Researchers from the group of Hans Clevers have developed a new genetic tool to label specific genes in human organoids, or mini organs. They used this new method, called CRISPR-HOT, to investigate how hepatocytes divide and how abnormal cells with too much DNA appear. By disabling the cancer gene TP53, they showed that unstructured divisions of abnormal hepatocytes were more frequent, which may contribute to cancer development. Their results were described and published in the scientific journal Nature Cell Biology.
Organoids are mini organs that can be grown in the lab. These mini-organs grow from a very small piece of tissue, and this is possible for various organs. The ability to genetically altering these organoids would help a great deal in studying biological processes and modeling diseases. So far, however, the generation of genetically altered human organoids has been proven difficult due to the lack of easy genome engineering methods.
A few years ago, researchers discovered that CRISPR/Cas9, which acts like tiny molecular scissors, can precisely cut at a specific place in the DNA. This new technology greatly helped and simplified genetic engineering. “The little wound in the DNA can activate two different mechanisms of repair in the cells, that can both be used by researchers to coerce the cells to take up a new part of DNA, at the place of the wound,” says Delilah Hendriks (Hubrecht Institute). One of these methods, called non-homologous end joining, was thought to make frequent mistakes and therefore until now not often used to insert new pieces of DNA. “Since some earlier work in mice indicated that new pieces of DNA can be inserted via non-homologous end joining, we set out to test this in human organoids,” says Benedetta Artegiani (Hubrecht Institute). Artegiani and Hendriks then discovered that inserting whatever piece of DNA into human organoids through non-homologous end joining is actually more efficient and robust than the other method that has been used until now. They named their new method CRISPR-HOT.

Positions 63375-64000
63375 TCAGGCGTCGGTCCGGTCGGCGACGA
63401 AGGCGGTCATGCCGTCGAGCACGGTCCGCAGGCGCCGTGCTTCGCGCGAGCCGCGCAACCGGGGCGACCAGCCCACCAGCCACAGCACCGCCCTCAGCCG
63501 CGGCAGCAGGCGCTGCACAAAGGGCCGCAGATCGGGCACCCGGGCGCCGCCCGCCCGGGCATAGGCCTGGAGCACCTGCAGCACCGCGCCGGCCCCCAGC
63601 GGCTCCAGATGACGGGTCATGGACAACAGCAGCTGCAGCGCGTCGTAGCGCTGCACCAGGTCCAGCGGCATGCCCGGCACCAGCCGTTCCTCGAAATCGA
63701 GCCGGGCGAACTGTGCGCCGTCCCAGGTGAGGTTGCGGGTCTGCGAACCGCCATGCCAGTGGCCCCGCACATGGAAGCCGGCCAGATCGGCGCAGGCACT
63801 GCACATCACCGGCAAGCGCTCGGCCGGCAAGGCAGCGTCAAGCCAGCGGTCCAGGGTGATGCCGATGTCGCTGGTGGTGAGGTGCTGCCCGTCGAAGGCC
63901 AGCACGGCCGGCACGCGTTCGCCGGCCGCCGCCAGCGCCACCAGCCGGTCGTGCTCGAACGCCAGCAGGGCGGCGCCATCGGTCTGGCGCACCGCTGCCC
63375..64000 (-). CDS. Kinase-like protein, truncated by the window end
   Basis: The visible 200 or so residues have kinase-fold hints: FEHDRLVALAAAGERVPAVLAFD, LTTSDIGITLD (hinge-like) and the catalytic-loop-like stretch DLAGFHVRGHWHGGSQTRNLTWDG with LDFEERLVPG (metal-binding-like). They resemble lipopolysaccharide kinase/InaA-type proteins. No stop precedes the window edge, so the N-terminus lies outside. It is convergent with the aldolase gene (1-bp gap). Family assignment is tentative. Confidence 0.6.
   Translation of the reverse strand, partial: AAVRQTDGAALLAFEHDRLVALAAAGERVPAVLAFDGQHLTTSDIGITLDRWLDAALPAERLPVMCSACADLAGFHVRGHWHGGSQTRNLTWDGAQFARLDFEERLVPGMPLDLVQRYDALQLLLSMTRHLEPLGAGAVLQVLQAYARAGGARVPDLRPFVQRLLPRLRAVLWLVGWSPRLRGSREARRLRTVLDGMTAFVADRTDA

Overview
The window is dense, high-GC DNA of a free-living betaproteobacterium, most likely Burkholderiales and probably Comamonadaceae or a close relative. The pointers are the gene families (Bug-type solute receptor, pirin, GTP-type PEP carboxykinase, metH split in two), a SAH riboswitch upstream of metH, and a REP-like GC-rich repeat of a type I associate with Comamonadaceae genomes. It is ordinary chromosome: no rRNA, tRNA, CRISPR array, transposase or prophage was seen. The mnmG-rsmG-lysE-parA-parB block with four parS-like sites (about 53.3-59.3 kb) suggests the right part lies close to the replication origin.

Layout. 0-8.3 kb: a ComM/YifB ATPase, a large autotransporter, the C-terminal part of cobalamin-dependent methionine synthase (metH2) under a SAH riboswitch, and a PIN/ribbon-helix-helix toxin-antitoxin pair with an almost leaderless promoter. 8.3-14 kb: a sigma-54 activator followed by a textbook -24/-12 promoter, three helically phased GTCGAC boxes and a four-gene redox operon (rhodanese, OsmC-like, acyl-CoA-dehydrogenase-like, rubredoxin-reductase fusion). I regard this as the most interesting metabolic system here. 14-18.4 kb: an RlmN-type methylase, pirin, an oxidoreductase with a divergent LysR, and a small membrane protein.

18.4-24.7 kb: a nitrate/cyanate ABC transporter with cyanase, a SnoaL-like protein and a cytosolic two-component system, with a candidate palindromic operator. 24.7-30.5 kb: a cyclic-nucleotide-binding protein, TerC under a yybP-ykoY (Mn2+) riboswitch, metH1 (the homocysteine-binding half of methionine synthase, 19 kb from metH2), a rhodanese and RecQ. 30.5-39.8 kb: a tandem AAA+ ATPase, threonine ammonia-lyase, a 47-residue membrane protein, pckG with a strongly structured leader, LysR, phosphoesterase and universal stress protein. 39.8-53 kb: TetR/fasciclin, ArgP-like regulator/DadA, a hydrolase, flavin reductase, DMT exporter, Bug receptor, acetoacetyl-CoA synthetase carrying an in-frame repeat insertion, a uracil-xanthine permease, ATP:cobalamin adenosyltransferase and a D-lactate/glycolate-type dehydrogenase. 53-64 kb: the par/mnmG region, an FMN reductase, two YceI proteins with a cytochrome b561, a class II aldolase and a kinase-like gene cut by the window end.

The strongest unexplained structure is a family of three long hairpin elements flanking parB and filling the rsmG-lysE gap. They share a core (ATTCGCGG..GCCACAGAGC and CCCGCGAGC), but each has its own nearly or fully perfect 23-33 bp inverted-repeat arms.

The researchers then used CRISPR-HOT to insert fluorescent labels into the DNA of human organoids, in such a way that these fluorescent labels were attached to specific genes they wanted to study. First, the researchers marked specific types of cells that are very rare in the intestine: the enteroendocrine cells. These cells produce hormones to regulate for example glucose levels, food intake, and stomach emptying.
Because these cells are so rare, they are difficult to study. However, with CRISPR-HOT, the researchers easily “painted” these cells in different colors, after which they easily identified and analyzed them. Second, the researchers painted organoids derived from a specific cell type in the liver, the biliary ductal cells. Using CRISPR-HOT they visualized keratins, proteins involved in the skeleton of cells.
Now that they could look at these keratins in detail and at high resolution, the scientists uncovered their organization in an ultra-structural way. These keratins also change expression when cells specialize, or differentiate. Therefore, the researchers anticipate that CRISPR-HOT may be useful to study cell fate and differentiation.
Abnormal cell division in the liver
Within the liver, there are many hepatocytes that contain two (or even more) times the DNA of a normal cell. It is unclear how these cells are formed and whether they are able to divide because of this abnormal quantity of DNA. Older adults contain more of these abnormal hepatocytes, but it is unclear if they are related to diseases such as cancer. Artegiani and Hendriks used CRISPR-HOT to label specific components of the cell division machinery in hepatocyte organoids and studied the process of cell division.
Artegiani: “We saw that “normal” hepatocytes divide very orderly, always splitting into two daughter cells in a certain direction.”
Hendriks: “We also found several divisions in which an abnormal hepatocyte was formed. For the first time we saw how a “normal” hepatocyte turns into an abnormal one.”
In addition to this, the researchers studied the effects of a mutation often found in liver cancer, in the gene TP53, on abnormal cell division in hepatocytes. Without TP53 these abnormal hepatocytes were dividing much more often. This may be one of the ways that TP53 contributes to cancer development.
The researchers believe that CRISPR-HOT can be applied to many types of human organoids, to visualize any gene or cell type, and to study many developmental and disease related questions.
Reference: “Fast and efficient generation of knock-in human organoids using homology-independent CRISPR–Cas9 precision genome editing” by Benedetta Artegiani, Delilah Hendriks, Joep Beumer, Rutger Kok, Xuan Zheng, Indi Joore, Susana Chuva de Sousa Lopes, Jeroen van Zon, Sander Tans and Hans Clevers, 2 March 2020, Nature Cell Biology.